The Active Boundaries

The Active Boundaries indicator has three objectives:
  1. To determine value
  2. To capture a trend
  3. To set pricing targets

1. Determine Value

For an investor with a long-term view, the value is best measured in terms of growth, earnings, market strength, and so on. However, a trader can benefit by following the technical price signals that were discussed earlier. The striking difference between the two approaches is that long-term investors look at the future earnings growth, while traders look at past price levels.

Who is right? Our gut feeling is that future earnings growth expresses real value. However, past price levels express the market's interpretation at that time of what the future earnings growth will be. Past price levels only represent a speculation of future earnings growth. Therefore, for traders to look at past prices levels in order to predict future prices is highly speculative. What a trader is saying is that "the stock was more expensive yesterday. Therefore, it is now comparatively cheap". This measure, however, does not give him a clue whether tomorrow's price will still be cheaper.

However, what most people tend to forget is that buying and selling a stock mainly means dealing with other people. When you buy a stock, it means that you find it "cheap". It also means that someone else finds it "expensive". This means that the concepts of "cheap" and "expensive" had better be measured against the group of traders who are active in the stock instead of against some other measure. Why is this? The simple answer is that on the stock market, we are not trading "reality", but rather the perception of that reality. Therefore, instead of talking about "cheap" or "expensive", we'd better talk about "expectation".

Indeed, nobody really buys a stock because it is cheap, or because it is a good stock. These reasons (and others) are rationalizations of the buying act. If it is not to cover an existing position, the only reason for a trader to buy a stock is because he expects the share price to increase. This trader expects to sell his position later at a profit.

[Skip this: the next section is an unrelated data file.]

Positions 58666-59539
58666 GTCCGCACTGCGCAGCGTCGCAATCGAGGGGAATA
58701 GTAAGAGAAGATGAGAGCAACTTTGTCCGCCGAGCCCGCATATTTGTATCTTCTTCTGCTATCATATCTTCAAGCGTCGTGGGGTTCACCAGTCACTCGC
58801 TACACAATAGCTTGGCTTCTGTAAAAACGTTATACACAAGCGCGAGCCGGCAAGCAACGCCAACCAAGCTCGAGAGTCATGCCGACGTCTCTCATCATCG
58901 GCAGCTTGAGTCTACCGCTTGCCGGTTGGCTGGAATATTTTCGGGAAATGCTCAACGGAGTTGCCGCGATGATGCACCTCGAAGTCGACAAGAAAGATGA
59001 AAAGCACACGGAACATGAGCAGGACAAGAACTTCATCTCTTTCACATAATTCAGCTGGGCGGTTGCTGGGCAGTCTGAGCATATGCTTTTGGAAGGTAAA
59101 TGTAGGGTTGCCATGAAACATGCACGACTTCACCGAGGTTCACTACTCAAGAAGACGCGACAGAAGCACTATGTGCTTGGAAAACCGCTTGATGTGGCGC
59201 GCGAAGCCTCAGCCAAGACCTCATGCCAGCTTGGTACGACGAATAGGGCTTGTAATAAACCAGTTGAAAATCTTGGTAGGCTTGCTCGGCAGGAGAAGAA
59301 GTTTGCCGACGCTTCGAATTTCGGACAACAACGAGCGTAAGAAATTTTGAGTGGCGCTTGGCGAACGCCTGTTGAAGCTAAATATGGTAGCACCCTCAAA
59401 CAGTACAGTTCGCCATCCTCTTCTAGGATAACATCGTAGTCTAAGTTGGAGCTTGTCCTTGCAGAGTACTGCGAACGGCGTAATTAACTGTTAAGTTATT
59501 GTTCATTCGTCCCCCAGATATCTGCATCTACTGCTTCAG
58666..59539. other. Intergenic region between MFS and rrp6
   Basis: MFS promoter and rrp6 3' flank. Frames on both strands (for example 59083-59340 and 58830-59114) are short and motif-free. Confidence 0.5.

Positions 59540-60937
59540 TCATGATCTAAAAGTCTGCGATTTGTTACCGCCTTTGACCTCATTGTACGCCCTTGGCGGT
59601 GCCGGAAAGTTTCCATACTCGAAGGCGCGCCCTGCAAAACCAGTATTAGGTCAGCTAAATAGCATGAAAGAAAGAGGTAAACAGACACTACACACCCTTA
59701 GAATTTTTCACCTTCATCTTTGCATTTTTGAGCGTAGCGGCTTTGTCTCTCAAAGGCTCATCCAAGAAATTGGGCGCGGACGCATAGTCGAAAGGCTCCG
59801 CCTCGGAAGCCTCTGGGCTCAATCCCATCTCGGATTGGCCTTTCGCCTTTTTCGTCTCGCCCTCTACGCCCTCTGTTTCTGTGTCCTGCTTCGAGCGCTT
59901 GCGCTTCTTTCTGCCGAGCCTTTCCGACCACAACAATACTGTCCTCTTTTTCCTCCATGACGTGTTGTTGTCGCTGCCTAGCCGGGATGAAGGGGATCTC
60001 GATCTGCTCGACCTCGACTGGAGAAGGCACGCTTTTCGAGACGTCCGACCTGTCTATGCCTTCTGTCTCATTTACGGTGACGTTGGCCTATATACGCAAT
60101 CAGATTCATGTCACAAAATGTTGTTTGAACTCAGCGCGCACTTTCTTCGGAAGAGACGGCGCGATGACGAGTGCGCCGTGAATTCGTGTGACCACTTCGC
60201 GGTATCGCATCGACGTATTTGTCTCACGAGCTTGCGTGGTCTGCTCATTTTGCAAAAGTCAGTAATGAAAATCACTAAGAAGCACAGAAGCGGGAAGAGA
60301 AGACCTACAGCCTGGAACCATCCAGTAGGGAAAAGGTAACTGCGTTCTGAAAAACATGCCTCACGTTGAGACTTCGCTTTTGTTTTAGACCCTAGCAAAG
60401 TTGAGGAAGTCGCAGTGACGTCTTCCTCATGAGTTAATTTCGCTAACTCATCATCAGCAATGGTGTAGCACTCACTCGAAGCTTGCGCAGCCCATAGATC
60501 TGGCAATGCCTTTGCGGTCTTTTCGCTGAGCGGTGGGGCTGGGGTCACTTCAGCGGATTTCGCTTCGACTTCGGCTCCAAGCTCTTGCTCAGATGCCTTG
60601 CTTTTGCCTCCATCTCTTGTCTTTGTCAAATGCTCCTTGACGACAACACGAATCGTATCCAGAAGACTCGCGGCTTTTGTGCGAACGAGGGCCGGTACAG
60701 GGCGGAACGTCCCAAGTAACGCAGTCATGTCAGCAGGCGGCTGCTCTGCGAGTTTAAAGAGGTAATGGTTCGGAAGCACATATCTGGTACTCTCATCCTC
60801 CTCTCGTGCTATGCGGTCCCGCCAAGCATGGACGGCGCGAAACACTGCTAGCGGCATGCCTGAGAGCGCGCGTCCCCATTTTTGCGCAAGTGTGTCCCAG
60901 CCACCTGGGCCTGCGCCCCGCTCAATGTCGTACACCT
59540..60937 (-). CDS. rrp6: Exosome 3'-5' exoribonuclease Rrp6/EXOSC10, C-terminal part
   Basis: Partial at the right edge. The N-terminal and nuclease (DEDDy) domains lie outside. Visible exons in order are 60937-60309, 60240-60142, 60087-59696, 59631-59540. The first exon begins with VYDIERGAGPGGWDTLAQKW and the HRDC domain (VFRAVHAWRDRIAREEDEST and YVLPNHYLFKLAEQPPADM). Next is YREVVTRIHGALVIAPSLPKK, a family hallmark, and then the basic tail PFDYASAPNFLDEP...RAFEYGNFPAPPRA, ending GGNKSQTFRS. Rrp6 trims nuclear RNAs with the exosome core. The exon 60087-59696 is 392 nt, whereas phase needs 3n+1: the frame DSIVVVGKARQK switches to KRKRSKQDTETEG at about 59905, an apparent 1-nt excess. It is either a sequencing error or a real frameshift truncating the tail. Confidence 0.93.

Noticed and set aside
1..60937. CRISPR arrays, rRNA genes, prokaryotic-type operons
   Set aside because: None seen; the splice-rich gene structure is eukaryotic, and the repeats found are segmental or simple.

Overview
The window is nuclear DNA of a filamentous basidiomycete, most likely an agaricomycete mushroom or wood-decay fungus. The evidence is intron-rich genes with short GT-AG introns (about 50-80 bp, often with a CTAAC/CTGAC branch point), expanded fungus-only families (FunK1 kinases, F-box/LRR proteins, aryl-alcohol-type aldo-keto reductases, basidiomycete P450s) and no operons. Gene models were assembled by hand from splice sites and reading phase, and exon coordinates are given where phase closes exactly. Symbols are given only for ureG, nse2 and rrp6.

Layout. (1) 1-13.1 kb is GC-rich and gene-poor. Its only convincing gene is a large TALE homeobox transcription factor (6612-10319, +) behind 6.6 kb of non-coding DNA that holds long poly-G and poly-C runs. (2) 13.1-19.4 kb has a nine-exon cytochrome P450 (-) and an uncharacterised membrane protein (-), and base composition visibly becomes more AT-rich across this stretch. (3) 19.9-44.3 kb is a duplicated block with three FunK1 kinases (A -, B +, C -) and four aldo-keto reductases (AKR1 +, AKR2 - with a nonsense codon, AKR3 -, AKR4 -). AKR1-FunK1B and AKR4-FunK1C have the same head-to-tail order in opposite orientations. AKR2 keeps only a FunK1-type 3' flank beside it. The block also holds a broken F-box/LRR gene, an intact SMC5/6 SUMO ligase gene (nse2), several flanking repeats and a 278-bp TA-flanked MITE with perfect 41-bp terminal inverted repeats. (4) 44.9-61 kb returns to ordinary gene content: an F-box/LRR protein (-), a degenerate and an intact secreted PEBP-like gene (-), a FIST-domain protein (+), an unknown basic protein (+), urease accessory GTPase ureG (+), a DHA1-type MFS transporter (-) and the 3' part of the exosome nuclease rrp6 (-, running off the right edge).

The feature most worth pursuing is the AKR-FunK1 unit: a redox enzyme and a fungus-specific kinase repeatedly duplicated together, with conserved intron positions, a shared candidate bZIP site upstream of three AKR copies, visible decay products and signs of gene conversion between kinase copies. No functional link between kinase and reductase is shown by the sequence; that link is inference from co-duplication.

In the stock market, you buy a stock because you want to resell it at a higher price. Your feeling about the expensiveness (the value) of the stock is intimately linked to your expectation to sell the stock higher or not. That expectation itself certainly depends on the stock price, but it also depends on other traders' expectations (you'll need to find a buyer).

We could say that a trader's expectation at time t of a further price increase is inversely proportional to the Return on InvesTMent (ROI) this trader is running at time t. This means that if you already have a 50% profit, for example, your expectation for a further profit increase is lower now than at the time you bought the stock when you had 0% profit.

I found out that the average ROI of the pool of active traders gives a good representation of the value of a stock as perceived by said traders. The upper panel of figure 4 represents the minute-by-minute stock price of the company OpenWave, while the lower panel represents the average ROI for a volume of 30 million shares.


The upper boundary (Dotted Red Line) says that "At this high level of collective ROI, the average expectation for a further price increase is very low, and we may expect more profit taking to occur"

The lower boundary (Dotted Green Line) says that "At this low level of collective ROI, the average expectation for a further price decrease is very low, and we may expect more bargain seekers"
2. Capture a Trend